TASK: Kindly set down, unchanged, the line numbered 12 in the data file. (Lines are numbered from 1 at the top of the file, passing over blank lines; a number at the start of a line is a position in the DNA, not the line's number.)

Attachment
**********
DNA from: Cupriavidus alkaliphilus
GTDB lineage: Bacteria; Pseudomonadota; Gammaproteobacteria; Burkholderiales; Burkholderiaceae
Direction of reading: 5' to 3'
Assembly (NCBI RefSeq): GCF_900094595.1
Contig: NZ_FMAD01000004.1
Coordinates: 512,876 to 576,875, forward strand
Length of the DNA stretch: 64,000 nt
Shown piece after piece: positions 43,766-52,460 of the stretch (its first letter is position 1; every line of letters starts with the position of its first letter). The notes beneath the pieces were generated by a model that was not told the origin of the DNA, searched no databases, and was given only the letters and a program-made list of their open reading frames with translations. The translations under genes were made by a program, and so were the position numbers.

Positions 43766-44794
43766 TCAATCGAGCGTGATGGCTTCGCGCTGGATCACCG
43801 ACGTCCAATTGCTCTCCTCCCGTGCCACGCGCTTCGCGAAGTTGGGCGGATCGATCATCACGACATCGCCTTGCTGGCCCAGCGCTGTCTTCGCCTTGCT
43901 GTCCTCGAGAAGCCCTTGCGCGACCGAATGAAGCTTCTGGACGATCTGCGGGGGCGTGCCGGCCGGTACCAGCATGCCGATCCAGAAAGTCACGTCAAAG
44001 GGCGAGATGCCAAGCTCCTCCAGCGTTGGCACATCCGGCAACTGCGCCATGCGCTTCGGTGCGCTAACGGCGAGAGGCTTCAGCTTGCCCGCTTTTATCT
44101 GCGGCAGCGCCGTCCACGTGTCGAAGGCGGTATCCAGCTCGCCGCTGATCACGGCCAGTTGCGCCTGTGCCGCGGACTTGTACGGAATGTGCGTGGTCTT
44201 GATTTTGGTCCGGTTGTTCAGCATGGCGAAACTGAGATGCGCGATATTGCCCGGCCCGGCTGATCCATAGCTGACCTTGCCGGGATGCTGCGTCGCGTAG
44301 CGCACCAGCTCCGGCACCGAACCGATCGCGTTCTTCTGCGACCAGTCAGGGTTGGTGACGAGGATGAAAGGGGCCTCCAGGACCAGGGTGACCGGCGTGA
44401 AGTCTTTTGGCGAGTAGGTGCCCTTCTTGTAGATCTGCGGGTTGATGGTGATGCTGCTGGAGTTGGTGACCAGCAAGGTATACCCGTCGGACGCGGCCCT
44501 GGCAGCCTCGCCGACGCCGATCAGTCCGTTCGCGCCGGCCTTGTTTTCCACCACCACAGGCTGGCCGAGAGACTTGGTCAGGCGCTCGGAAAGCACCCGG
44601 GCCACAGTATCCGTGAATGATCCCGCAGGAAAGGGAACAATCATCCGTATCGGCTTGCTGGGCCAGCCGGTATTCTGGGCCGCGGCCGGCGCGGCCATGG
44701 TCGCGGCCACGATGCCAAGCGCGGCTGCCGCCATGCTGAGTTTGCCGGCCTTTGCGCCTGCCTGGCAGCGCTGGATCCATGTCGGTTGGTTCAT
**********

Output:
43901 GTCCTCGAGAAGCCCTTGCGCGACCGAATGAAGCTTCTGGACGATCTGCGGGGGCGTGCCGGCCGGTACCAGCATGCCGATCCAGAAAGTCACGTCAAAG